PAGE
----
By acknowledging that professional athletes falling through the cracks of a broken police system is a symptom of a greater disease, the Bucks organization has positioned itself as eager and willing to devote significant energy to combat the damaging systemic racism that afflicts all Black people.
In an official statement issued in conjunction with the video of Brown’s arrest, Police Chief Alfonso Morales said, “I am sorry the incident escalated to this level,” and revealed that an internal investigation had concluded. Members of the department “acted inappropriately” and were recently disciplined, though it is unclear to what extent.

Face covered in bruises, Sterling played 27 minutes in a home game against the Brooklyn Nets on the evening following his arrest. When questioned about the incident prior to the game, the rookie asked for respect for his privacy around the “personal issue”; subsequently, Bucks interim head coach Joe Prunty expressed unconditional support for Brown on behalf of the team.
Charges against Brown were never pursued. An internal police department investigation was opened up, and Milwaukee Mayor Tom Barrett publicly expressed hope for “a transparent process here for the public”. In a curious, since-deleted statement issued in January to city officials calling for unbridled support of the officers in question, Milwaukee Police Association president Mike Crivello insisted, “to be clear, the offender was not arrested solely for illegally parking a vehicle — his action determined the outcome.” But earlier in the statement, Crivello acknowledged a lack of familiarity with the situation, griping, “Buck’s [sic] leadership is supporting their guy – quite honest [he] looks to be 100% in the wrong! Of course, that is my non-investigated opinion.” Crivello’s frantic scrambling now looks a lot like a litmus test for guilt.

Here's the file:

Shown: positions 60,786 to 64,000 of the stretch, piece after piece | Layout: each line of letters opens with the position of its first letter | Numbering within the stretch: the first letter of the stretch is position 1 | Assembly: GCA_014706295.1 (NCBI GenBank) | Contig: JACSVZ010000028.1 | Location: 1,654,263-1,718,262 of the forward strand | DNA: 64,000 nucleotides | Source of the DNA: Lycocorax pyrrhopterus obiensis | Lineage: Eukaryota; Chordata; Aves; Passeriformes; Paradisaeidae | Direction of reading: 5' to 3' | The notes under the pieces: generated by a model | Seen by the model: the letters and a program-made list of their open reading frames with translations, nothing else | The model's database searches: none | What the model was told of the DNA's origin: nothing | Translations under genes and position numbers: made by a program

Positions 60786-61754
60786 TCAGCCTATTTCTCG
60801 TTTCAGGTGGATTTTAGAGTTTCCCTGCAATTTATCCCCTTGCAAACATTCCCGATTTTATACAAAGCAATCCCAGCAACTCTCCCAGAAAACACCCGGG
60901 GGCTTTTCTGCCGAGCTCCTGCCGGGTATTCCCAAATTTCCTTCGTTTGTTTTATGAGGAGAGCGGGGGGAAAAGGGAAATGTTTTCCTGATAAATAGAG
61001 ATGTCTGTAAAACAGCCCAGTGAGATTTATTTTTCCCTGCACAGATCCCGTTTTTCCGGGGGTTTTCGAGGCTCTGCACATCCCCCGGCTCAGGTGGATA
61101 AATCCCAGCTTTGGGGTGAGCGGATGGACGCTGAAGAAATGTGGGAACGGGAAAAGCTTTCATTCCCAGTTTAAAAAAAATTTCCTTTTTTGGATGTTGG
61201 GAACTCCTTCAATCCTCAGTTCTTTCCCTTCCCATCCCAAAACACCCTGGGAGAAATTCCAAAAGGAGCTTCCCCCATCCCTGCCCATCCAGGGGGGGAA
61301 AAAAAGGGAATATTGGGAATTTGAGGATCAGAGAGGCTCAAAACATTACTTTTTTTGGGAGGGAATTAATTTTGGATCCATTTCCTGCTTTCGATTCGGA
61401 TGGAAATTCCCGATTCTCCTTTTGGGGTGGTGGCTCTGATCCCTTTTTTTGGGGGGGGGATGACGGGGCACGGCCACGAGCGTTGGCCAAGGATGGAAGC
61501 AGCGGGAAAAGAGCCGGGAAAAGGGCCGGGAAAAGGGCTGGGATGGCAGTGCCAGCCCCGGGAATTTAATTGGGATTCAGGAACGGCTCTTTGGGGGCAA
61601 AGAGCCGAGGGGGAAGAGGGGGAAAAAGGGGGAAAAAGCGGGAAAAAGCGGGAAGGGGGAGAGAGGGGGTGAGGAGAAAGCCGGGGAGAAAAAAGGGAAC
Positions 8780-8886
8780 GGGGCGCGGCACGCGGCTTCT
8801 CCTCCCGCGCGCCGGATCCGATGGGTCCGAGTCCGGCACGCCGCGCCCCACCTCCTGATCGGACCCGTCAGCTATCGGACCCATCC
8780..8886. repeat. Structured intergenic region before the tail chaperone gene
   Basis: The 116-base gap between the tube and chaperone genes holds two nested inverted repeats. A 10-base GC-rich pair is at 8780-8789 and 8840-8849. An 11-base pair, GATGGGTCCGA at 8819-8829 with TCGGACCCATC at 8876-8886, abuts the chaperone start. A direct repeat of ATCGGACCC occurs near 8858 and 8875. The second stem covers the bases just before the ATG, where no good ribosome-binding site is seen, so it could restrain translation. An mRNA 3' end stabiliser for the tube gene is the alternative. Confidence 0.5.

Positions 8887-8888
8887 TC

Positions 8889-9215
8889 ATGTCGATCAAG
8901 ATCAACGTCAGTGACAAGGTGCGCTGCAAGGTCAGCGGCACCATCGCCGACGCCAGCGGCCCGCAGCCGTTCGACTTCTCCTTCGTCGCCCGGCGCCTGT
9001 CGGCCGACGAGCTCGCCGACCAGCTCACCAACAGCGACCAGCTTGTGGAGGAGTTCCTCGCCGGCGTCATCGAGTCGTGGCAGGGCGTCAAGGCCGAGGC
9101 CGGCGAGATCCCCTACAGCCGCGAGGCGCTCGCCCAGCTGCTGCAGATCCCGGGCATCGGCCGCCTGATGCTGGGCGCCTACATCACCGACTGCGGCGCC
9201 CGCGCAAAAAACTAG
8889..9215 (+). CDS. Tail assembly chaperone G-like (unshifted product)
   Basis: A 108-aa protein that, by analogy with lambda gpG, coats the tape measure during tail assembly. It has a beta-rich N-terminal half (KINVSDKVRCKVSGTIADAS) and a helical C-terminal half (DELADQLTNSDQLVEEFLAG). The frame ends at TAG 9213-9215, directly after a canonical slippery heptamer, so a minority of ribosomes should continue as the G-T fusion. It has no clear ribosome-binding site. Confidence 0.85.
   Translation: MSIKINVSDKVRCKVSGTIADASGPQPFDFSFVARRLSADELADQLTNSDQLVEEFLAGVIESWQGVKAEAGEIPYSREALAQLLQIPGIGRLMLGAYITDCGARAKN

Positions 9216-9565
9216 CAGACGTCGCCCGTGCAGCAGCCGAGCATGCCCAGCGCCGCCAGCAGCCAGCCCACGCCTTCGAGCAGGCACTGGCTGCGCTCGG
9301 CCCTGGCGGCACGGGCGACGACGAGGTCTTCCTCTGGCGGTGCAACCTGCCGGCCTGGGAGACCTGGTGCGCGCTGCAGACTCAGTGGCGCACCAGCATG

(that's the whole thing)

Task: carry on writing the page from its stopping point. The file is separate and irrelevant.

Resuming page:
In another peculiar move by Milwaukee PD representatives, Assistant Police Chief Michael Brunson Sr. addressed a Black church on May 20 with a telling warning and odd plea:

“There’s going to be a video that is going to come out soon, in the next couple of weeks, involving the department. I’m going to be honest with you. We’re going to need your support during the challenges.”

Nearly four months after the initial incident, it was not immediately clear that Brunson was referencing the footage of Brown’s arrest in particular. Knowing what we do today, Brunson was confident that the evidence would be damning.

On Monday, May 21, it was reported by the Milwaukee Journal Sentinel that video of Brown’s violent arrest would be made available to the public “soon”. Mayor Barrett told the media Monday, “I definitely have concerns after watching that video”, and called the evidence “disturbing”. An unnamed source who also viewed the footage ahead of its release said, “this could be bad … the player doesn’t appear to be provocative at all.”